The great number of very sensitive variables meant that the glaze colour and effects were initially not reliably controlled by the makers, leaving an element of randomness that appealed to Chinese aesthetics. By the late 18th century more control was possible.[15]

Western versions[edit]

Gloucester Road station, Piccadilly line, with the sang de boeuf tiles used on many London Underground station buildings

In the 19th century various Western potters tried to copy the Chinese glaze, which had acquired a great reputation, but found replicating it very difficult, whether in porcelain or stoneware. In France Sèvres porcelain began experimenting in 1882. Ernest Chaplet succeeded in making it in 1885, with financial backing from Haviland & Co., and Pierre-Adrien Dalpayrat also succeeded in making a version.[16] Chaplet won a gold medal at the 1889 Exposition Universelle in Paris for his glaze.[17]

The American Hugh C. Robertson, of the Chelsea Keramic Art Works in Chelsea, Massachusetts, became interested in Oriental glazes on seeing them at the Philadelphia Exposition of 1876 and a "preoccupation with glazes was to obsess Robertson for the rest of his career".[18] He finally developed a version of sang de boeuf in 1888, which he nicknamed Sang de Chelsea,[19] but the following year, "nearly penniless from his costly experiments with the sang-de-boeuf glaze", he closed the pottery.[20]

In England the Ruskin Pottery in Smethwick achieved a glaze around 1900; all their formulas were deliberately destroyed when the pottery closed in 1935.[21] Another English art pottery which produced sang de boeuf was that of Bernard Moore. His pottery in Stoke-on-Trent specialised in flambé glazes from 1905 till the closure of the business in 1915.[22]

From 1903, the English architect Leslie Green used an industrial, solid, sang de boeuf glaze on the glazed architectural terra-cotta tiles and decorative elements for the exteriors of the stations of a large part of the London Underground system, which was then divided between a number of commercial companies. His employer, the Underground Electric Railways Company of London was building the Great Northern, Piccadilly and Brompton Railway, the Baker Street and Waterloo Railway and the Charing Cross, Euston and Hampstead Railway, which are now respectively sections of the Piccadilly line, Bakerloo line and Northern line. The Leeds Fireclay Company made the tiles.[23]

The American ceramist Fance Franck (1931–2008) extensively researched copper red glazes in her workshop in Paris leading to the rediscovery of the Ming technique. She was supported by the Percival David Foundation of Chinese Art.[24][25][26]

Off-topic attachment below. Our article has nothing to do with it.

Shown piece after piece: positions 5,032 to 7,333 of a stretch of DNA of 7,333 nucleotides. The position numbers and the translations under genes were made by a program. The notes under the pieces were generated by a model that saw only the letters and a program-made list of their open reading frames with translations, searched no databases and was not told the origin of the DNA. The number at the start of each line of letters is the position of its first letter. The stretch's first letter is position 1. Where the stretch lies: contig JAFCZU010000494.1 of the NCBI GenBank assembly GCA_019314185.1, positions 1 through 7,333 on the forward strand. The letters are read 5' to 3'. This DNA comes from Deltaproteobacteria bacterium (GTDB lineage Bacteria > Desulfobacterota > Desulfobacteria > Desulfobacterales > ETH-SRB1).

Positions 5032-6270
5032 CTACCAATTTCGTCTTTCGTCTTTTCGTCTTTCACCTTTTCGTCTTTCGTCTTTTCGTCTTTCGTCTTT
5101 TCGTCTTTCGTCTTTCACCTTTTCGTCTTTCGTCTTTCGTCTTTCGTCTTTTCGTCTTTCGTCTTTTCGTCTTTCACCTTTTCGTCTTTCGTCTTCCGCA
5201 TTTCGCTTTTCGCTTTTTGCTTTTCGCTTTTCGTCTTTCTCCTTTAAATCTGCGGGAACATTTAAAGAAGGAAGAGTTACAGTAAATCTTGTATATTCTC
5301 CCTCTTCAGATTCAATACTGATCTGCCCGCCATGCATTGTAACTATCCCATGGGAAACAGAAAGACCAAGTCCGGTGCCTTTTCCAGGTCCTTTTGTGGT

Notes[edit]

  1. ^ a b Wood, 58
  2. ^ Sullivan, 226; Valenstein, 238–242; Pollock
  3. ^ Valenstein, 238
  4. ^ Ellison, 108–109; Burke and Frelinghuysen, 213–216; Battie, 161–162
  5. ^ Recent books published by the Metropolitan Museum of Art use: "Sang de Boeuf", "sang de boeuf", "sang-de-boeuf". Typically, outside the larger museums, "ox(-)blood" is preferred in America, and sang de boeuf in Great Britain.
  6. ^ Nilsson; Valenstein, 238
  7. ^ a b Bruccoleri , para. 10
  8. ^ Nilsson; Valenstein, 238–239; Pollock
  9. ^ Dà Míng Huì Diǎn 大明会典 (Collected Statutes of the Ming Dynasty), vol. 201. line 310
  10. ^ Dà Míng Huì Diǎn (Collected Statutes of the Ming Dynasty), vol. 201. Source: line 321–322. Trad. by Bruccoleri (2019).
  11. ^ Vainker, 187–188; Christie's (see "Lot Essay"), Lot 3108, "An extremely rare early Ming copper-red glazed shallow dish", Sale 2832, "Important Chinese Ceramics and Works of Art", Hong Kong, 1 December 2010
  12. ^ Valenstein, 220–247; Sullivan, 224–228
  13. ^ Savage and Newman, 254; Nilsson; Valenstein, 238–239; Battie, 56
  14. ^ Sullivan, 226
  15. ^ Savage and Newman, 254; Ellison, 109; Valenstein, 238–239
  16. ^ Ellison, 108
  17. ^ Metropolitan Museum, "Square vase, ca. 1889, Ernest Chaplet, French
  18. ^ Burke and Frelinghuysen, 213
  19. ^ Frelinghuysen, Alice Cooney; Adrienne Spinozzi (2009). "American Ceramics, 1876–1956: The Robert A. Ellison Jr. Collection at The Metropolitan Museum of Art". Antiques & Fine Art: 146–150. Retrieved 2019-08-14.; Ellison, 108–112
  20. ^ Burke and Frelinghuysen, 216
  21. ^ Petrie and Livingstone, 99
  22. ^ Bernard Moore
  23. ^ "Green, Leslie". Exploring 20th Century London. Renaissance/Museums, Libraries and Archives Council. Retrieved 14 August 2010.
  24. ^ Zhang Fukang, Zhang Pusheng, Fance Franck, "Scientific Study of Sacrificial Red Glazes", in Scott p. 36; Fance Franck, "Study of Fresh Red Porcelain Glaze : A Potter's View", in Scott p. 76.
  25. ^ "Fance Franck – Flacon, 1978". Phillips. Retrieved 2019-08-20.
  26. ^ Franck, pp. 3–38

References[edit]

External links[edit]